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Swallow 2021 Movie Review Poster Trailer Online
Eniola Akinbo isn’t quite the prominent name in mainstream Nigerian music that many probably would have expected her to be by now. Popularly known as Niyola, her musical apex mountain was pretty much in the mid 2010s, but she couldn’t quite stay at the forefront, and has dwindled from mainstream memory in the recent past. So, seeing her make a mainstream starring appearance is one thing, seeing her playing a starring role in a movie, as she does in Swallow, is a different and more fascinating case entirely.
Swallow is based on the book by Sefi Atta of the same name, and represents another risk – or at least, unorthodox casting choice – from director Kunle Afolayan, who did similar with Temi Otedola as lead star in Citation back in 2020. Casting Niyola to star as Tolani Ajao in this pic is also a big call, one in which the outcome would definitely divide opinion.
Swallow starts off Tolani doing a storytelling voiceover – well after she’s first seen returning to her hometown in disconsolate manner. This is an area in which the actor doesn’t quite work for the role; she doesn’t quite have the vocal and storytelling panache to go with the story as it moves. But to her credit, much of Tolani’s demeanour is portrayed with genuineness. The taciturn sense of desolation, the show of resignation, and the tells of a character that might explode or implode sooner or later. Those acts definitely resonate with the character and the film.
But as much as it is about Niyola as Tolani Ajao, Swallow also features a cast that includes Ijeoma Grace Agu, Kelvin Ikeduba, and Deyemi Okanlawon. Omotunde Akinbowale, Chioma Akpotha, Kehinde Segun Remi, Eniola Badmus, and Kunle Idowu ‘Frank Donga’ also appear in this Netflix movie.
Swallow is, following the guise of the book, set in the 1980s. The film does try to show that it is in that decade, but with that comes a sense of overkill. Sometimes, elements in the film appear in the film for no reason other than telling us ‘we’re accurate about the 1980s’. Overt newspaper publications that bear little significance to the story, television news channels that don’t say anything, repetitive scenes of fans watching football; all litter the film, and with little purpose.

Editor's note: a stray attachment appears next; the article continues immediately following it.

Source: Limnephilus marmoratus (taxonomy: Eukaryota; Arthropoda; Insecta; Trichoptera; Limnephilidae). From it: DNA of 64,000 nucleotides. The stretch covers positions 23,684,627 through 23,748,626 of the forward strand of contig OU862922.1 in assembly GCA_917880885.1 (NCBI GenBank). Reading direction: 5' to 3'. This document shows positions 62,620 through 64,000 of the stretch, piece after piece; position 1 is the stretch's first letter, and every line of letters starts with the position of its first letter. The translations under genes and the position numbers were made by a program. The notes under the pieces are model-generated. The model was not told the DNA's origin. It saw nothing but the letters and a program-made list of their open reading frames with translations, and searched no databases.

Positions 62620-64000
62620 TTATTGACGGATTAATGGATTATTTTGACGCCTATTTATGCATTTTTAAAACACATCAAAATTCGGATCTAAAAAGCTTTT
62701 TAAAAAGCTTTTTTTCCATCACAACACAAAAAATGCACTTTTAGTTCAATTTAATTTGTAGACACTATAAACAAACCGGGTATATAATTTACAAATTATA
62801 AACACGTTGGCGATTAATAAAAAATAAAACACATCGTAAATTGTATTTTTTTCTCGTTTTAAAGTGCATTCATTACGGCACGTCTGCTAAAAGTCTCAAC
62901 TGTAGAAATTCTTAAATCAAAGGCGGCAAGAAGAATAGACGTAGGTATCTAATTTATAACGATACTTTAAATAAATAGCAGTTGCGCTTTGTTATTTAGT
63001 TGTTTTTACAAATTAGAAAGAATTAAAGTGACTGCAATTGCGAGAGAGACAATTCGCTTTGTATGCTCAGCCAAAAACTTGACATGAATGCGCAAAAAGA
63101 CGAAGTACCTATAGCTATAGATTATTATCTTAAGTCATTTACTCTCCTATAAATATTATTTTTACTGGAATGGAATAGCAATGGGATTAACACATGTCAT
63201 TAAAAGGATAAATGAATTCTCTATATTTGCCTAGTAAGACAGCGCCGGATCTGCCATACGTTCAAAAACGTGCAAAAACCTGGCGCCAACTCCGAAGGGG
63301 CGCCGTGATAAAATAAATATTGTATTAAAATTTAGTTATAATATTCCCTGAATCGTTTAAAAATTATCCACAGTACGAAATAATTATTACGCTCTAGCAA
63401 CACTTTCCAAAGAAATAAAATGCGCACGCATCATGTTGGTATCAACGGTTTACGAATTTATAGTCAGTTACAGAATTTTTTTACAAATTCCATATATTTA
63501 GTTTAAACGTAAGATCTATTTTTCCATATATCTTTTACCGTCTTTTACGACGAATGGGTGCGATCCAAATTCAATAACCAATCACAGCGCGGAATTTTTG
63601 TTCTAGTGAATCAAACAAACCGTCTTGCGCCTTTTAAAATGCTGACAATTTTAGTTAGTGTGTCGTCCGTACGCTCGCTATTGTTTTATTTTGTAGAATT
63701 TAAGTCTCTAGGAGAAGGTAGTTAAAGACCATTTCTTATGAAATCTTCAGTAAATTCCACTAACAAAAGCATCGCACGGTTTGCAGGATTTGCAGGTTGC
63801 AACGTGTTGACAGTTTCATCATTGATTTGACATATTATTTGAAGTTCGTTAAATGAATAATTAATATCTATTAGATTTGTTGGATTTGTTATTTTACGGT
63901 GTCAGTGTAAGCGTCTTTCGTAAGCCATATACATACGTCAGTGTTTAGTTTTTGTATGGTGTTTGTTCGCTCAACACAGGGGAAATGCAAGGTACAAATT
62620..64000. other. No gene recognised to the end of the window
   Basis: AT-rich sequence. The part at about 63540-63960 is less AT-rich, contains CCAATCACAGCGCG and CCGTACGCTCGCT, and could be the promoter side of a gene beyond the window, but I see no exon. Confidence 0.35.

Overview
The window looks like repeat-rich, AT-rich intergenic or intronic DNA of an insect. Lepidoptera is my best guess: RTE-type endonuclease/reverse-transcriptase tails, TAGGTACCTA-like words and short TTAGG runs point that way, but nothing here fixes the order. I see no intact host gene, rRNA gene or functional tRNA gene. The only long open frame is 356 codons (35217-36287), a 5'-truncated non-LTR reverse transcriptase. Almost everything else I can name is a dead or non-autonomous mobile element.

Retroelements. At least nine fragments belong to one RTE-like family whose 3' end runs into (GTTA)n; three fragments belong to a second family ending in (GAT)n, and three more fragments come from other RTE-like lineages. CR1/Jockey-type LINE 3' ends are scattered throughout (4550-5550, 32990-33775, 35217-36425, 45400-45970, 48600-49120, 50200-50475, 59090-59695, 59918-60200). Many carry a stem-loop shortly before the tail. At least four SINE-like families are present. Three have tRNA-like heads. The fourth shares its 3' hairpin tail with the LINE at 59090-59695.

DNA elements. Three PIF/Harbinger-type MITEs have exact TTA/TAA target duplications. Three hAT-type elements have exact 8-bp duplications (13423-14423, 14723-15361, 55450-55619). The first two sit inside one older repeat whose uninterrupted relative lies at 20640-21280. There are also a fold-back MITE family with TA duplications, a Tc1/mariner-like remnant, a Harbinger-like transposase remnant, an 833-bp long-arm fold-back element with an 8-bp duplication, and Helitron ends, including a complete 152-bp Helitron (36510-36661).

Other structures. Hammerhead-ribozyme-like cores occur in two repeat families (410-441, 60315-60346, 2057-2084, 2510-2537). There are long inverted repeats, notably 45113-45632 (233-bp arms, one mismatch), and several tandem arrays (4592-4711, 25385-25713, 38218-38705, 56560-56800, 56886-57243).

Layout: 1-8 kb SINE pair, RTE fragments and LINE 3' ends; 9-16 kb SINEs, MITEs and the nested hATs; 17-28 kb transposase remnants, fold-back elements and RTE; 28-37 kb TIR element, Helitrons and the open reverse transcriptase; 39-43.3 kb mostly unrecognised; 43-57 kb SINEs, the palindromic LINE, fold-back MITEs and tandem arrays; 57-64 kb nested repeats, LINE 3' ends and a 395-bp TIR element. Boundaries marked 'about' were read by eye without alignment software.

Yet, its depiction of the 1980s can be picked apart. Not just in terms of what we see; like a wall socket that looks very 2020s. But also, in terms of what we hear, which is the most poignant issue. For all its overt display of being in the 1980s, the dialogue and diction doesn’t reflect that. It’s far too artificial to seem genuine.
Just as telling is the fact that the dialogue on the whole doesn’t work, and neither does the diction. Words are a touch repetitive, conversations in traditional languages lack any flair or flow, and it just feels like it’s going through the motions. There are times when the diction from Kehinde Segun Remi (playing Salako) keeps changing itself. Much of the good bits of the language comes from Ijeoma Grace Agu, who, as Tolani’s friend Rose, is very much the most genuine act of the movie.
Swallow also seems to be reliant on a pay-off at the end. As such, much of this film simply happens without effect. There are too many conversations that have no impact on the plot and the story. Too many scenes that happen and we never make reference to or come back to again. Plus, those scenes are neither significant enough to hold on to, or interactive enough to be memorable. That a lot of acts in this film can be chopped off and little would change is very much a drawback for Swallow. This film goes through the motions, and much of its key points of its entirety, its areas of significance, only really happen in the final half hour.
Yet, the pay-off in itself doesn’t quite work. This is especially because scenes and character actions don’t quite depict things that happen in the film, or more appropriately, scenes that the movie says happen. A loss is suffered at the end, but we neither see how it happens or witness the impact of it.
This film also makes the misstep in terms of the social and economic commentary. The main points of the movie, are pretty much driven by economic hardship, but such was the case that this movie could have done without making commentary on that and still worked. Instead, Swallow doesn’t just do it half-heartedly, it also does it without any real conviction. There’s little economic analysis or even reflection of the consequences of the austerity measures on people. The morsel of moments come from Ijeoma Grace Agu as Rose, but even those lack any concreteness.
Swallow is far too solemn, and too taciturn to work. There’s no intrigue, no tension, and there are no peripheral elements that work well enough to be appreciated. Ironically, the movie makes a big call in terms of its lead cast, but holds back on everything else.